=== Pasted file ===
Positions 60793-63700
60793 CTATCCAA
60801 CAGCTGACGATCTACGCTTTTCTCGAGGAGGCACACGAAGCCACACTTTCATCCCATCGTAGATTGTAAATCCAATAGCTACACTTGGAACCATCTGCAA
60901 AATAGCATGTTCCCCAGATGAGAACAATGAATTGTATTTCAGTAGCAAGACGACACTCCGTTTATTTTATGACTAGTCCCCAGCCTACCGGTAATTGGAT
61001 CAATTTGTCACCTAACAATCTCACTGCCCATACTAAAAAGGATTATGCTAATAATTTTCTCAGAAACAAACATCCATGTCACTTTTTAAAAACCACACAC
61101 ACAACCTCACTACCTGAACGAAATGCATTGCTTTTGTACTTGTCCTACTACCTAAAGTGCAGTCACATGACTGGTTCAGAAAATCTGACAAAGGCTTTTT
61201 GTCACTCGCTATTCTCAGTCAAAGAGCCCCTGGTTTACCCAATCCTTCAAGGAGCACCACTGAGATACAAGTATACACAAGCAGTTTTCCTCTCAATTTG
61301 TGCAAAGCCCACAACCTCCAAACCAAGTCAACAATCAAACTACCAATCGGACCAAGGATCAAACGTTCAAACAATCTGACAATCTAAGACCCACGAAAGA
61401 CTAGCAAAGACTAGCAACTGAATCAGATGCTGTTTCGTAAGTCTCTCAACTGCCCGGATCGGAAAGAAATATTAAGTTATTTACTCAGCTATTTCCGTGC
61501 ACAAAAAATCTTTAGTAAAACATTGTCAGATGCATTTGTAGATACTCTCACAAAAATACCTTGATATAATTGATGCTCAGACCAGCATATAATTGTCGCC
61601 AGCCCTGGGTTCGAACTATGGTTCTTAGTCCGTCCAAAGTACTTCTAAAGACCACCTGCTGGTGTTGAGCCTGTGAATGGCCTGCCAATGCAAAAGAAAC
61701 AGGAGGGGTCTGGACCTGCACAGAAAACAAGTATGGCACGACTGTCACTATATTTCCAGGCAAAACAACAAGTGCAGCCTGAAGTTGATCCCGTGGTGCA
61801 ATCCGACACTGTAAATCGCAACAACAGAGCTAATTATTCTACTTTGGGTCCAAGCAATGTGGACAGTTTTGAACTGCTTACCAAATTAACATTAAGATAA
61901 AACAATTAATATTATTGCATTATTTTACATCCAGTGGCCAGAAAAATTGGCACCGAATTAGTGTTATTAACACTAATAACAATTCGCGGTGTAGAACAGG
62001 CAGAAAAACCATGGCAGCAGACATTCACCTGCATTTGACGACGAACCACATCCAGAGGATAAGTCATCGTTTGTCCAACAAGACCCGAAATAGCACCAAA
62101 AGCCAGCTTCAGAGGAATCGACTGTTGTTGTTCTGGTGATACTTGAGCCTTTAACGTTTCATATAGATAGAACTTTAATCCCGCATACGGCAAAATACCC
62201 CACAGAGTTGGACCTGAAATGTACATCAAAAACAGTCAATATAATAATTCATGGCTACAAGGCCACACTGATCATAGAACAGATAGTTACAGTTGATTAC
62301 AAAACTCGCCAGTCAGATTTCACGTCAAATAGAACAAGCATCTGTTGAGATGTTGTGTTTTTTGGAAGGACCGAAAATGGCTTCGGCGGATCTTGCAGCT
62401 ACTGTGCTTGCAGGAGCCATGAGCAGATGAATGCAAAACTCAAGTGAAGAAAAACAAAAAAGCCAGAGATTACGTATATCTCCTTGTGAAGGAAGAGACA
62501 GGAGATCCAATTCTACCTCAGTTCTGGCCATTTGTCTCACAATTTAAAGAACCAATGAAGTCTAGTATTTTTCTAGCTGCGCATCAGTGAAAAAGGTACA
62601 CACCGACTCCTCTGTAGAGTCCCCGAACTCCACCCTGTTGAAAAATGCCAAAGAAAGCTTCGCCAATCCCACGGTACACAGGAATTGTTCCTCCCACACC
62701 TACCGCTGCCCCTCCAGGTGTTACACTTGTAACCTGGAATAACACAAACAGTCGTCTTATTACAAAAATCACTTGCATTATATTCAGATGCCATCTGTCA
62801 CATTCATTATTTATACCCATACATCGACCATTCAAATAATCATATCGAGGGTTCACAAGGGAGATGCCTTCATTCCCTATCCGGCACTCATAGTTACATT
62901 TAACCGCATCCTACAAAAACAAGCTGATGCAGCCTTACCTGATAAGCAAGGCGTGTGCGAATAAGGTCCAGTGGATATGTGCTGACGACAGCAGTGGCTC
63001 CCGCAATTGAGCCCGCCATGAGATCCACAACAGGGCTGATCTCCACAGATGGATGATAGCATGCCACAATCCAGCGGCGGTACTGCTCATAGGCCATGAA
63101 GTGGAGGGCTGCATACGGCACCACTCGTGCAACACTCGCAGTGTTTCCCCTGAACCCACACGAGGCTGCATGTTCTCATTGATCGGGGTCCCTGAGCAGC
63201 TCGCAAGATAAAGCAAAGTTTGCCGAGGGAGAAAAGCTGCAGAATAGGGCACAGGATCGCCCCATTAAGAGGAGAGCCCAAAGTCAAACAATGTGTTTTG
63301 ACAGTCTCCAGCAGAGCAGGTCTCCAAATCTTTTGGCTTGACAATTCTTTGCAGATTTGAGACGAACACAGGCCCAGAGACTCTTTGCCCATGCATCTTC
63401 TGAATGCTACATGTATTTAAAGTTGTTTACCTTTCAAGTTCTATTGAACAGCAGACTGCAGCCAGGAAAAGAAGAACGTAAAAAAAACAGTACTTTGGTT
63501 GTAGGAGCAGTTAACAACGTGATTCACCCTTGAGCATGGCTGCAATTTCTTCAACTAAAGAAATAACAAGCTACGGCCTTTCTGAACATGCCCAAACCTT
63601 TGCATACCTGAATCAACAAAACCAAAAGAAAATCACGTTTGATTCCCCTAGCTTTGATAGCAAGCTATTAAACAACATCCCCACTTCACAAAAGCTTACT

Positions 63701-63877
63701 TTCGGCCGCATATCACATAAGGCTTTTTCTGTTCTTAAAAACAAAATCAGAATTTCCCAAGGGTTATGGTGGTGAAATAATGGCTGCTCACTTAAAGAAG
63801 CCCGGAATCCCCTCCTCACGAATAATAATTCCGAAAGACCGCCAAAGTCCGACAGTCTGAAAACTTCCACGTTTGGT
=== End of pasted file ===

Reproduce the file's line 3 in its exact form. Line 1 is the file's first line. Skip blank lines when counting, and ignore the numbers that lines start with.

60801 CAGCTGACGATCTACGCTTTTCTCGAGGAGGCACACGAAGCCACACTTTCATCCCATCGTAGATTGTAAATCCAATAGCTACACTTGGAACCATCTGCAA